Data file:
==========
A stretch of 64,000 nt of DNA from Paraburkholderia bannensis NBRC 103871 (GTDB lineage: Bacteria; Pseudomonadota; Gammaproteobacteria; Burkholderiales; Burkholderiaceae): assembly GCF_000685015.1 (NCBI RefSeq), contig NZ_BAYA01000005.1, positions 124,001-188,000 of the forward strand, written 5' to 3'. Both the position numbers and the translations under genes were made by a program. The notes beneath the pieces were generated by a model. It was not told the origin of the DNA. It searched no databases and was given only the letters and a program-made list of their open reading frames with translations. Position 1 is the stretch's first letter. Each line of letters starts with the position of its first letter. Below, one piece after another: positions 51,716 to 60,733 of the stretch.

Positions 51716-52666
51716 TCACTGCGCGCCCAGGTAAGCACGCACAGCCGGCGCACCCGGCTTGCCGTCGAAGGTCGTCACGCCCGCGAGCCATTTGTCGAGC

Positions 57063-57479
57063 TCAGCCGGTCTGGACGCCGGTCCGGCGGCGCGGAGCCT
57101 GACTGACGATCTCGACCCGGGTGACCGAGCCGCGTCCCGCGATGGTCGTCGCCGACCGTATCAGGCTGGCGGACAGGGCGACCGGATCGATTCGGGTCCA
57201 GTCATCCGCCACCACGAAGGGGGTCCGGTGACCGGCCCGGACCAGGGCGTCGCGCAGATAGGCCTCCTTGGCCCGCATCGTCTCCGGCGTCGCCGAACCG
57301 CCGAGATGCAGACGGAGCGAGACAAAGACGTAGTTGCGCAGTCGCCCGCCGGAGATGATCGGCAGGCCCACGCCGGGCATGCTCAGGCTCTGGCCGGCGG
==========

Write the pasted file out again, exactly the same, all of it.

A stretch of 64,000 nt of DNA from Paraburkholderia bannensis NBRC 103871 (GTDB lineage: Bacteria; Pseudomonadota; Gammaproteobacteria; Burkholderiales; Burkholderiaceae): assembly GCF_000685015.1 (NCBI RefSeq), contig NZ_BAYA01000005.1, positions 124,001-188,000 of the forward strand, written 5' to 3'. Both the position numbers and the translations under genes were made by a program. The notes beneath the pieces were generated by a model. It was not told the origin of the DNA. It searched no databases and was given only the letters and a program-made list of their open reading frames with translations. Position 1 is the stretch's first letter. Each line of letters starts with the position of its first letter. Below, one piece after another: positions 51,716 to 60,733 of the stretch.

Positions 51716-52666
51716 TCACTGCGCGCCCAGGTAAGCACGCACAGCCGGCGCACCCGGCTTGCCGTCGAAGGTCGTCACGCCCGCGAGCCATTTGTCGAGC

Positions 57063-57479
57063 TCAGCCGGTCTGGACGCCGGTCCGGCGGCGCGGAGCCT
57101 GACTGACGATCTCGACCCGGGTGACCGAGCCGCGTCCCGCGATGGTCGTCGCCGACCGTATCAGGCTGGCGGACAGGGCGACCGGATCGATTCGGGTCCA
57201 GTCATCCGCCACCACGAAGGGGGTCCGGTGACCGGCCCGGACCAGGGCGTCGCGCAGATAGGCCTCCTTGGCCCGCATCGTCTCCGGCGTCGCCGAACCG
57301 CCGAGATGCAGACGGAGCGAGACAAAGACGTAGTTGCGCAGTCGCCCGCCGGAGATGATCGGCAGGCCCACGCCGGGCATGCTCAGGCTCTGGCCGGCGG